New publication: Design, monitoring, and evaluation in a changing climate: Lessons learned from agriculture and food security programme evaluations in Asia
Bours, D., McGinn, C., and Pringle, P. (2014). Design, monitoring, and evaluation in a changing climate: Lessons learned from agriculture and food security programme evaluations in Asia. SEA Change CoP, Phnom Penh and UKCIP, Oxford.
Some of the greatest challenges for Climate Change Adaptation (CCA) practice relate to the connected themes agriculture, food security, and rural livelihoods. Asia is home to 87% of the world’s 500 million smallholder farms (Thapa and Ghaiha 2011), for whom the risks posed by climate change are significant and urgent.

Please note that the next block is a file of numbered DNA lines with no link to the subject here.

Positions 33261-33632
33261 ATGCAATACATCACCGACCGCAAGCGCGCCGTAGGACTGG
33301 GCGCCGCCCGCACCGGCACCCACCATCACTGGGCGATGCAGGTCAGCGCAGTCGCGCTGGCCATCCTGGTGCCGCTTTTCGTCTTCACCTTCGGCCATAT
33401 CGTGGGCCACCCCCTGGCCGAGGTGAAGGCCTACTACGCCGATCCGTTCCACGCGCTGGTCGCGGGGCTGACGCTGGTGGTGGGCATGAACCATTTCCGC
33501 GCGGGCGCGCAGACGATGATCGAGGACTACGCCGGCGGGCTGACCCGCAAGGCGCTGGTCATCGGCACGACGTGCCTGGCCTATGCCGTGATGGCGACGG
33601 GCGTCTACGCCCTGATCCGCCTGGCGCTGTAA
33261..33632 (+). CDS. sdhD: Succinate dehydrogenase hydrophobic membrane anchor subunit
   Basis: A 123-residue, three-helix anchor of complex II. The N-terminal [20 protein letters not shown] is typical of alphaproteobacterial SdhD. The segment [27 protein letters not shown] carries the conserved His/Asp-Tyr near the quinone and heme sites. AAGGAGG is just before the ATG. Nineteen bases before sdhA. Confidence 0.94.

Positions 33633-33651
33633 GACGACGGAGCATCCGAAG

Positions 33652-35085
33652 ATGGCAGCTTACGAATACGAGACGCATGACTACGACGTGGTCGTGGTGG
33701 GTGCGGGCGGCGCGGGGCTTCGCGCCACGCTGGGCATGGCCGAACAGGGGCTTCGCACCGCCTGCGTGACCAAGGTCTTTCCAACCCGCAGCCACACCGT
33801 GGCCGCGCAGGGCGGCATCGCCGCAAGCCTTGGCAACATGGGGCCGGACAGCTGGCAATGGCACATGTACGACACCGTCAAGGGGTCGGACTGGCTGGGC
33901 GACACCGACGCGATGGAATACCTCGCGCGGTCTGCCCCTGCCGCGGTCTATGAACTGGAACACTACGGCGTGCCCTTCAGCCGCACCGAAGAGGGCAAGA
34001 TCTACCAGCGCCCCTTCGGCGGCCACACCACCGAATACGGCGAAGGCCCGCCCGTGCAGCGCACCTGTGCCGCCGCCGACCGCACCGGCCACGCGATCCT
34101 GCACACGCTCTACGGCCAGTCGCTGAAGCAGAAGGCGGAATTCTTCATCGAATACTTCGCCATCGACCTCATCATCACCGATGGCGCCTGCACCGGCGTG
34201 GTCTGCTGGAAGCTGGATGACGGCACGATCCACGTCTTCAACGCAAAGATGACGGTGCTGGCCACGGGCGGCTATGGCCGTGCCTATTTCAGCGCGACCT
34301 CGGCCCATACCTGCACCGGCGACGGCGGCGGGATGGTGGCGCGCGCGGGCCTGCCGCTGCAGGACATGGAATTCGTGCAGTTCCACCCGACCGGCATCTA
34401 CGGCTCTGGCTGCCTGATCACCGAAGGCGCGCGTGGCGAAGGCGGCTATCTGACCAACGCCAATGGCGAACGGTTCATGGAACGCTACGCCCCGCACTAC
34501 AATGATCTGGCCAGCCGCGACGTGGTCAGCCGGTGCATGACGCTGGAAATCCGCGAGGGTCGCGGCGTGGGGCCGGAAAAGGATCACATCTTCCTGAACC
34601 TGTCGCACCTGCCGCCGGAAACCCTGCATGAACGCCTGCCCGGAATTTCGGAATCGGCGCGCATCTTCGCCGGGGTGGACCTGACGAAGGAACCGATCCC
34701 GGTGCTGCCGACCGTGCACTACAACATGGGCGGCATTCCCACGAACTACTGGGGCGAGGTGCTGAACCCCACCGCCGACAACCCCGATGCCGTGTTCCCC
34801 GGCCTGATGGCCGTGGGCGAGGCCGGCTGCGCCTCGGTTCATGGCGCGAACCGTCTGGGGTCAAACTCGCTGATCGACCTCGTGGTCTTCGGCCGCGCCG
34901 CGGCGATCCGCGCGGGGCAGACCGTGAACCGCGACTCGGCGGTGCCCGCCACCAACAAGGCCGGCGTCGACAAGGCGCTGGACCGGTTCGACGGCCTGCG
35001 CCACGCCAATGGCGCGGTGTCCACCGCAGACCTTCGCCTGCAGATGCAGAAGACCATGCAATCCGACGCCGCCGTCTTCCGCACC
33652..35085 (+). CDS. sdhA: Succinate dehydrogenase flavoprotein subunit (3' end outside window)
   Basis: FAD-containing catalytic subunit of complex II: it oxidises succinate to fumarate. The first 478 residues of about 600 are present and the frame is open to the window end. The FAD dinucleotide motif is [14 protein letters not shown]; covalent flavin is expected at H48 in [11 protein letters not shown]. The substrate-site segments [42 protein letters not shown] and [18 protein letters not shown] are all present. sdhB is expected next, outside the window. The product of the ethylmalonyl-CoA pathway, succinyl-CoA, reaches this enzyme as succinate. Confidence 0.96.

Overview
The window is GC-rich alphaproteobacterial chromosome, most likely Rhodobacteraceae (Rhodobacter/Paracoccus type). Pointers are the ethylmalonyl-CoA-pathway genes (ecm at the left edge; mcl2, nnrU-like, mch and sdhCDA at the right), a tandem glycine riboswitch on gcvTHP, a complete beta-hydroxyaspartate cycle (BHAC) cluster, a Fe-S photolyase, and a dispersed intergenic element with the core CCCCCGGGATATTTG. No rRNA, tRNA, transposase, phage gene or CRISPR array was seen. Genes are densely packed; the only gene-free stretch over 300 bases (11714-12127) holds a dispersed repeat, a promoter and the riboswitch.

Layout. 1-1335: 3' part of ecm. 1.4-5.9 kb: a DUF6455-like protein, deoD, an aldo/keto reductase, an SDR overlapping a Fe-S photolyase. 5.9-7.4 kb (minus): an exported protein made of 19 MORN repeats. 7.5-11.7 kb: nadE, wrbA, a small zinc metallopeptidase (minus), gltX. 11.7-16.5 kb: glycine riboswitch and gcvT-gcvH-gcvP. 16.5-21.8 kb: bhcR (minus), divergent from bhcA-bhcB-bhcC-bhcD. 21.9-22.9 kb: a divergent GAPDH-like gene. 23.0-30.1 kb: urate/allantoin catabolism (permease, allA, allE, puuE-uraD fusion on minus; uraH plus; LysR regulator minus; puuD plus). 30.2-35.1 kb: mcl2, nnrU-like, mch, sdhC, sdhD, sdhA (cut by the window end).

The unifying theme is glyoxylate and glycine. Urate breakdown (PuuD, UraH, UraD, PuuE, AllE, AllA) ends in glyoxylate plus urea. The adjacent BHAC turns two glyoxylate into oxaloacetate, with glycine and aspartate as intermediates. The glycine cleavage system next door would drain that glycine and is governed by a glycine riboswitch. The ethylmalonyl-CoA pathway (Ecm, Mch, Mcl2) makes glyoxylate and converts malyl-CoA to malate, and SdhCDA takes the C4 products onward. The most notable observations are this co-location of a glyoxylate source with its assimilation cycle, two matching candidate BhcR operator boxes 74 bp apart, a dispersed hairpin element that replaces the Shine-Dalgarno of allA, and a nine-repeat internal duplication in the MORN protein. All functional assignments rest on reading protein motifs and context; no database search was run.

This paper is the first in a series of SEA Change / UKCIP Evaluation Reviews, which are intended as short briefs highlighting and distilling findings from published evaluations of climate change- related programme interventions. This first paper is aimed at sharing some design, monitoring, and evaluation (DME) ‘lessons learned’ that are pertinent to CCA, which have been drawn from a small selection of agriculture/food security (AFS) programmes across Asia. The paper is organised into five sections. We begin with a brief overview of climate change in Asia and the implications for agriculture and food security, and discuss the purpose, audience, and methodology of this paper. We go on to outline short synopses of the four example programmes, and derive key lessons that are pertinent to those monitoring and evaluating climate adaptation interventions. We close with concluding remarks and recommendations.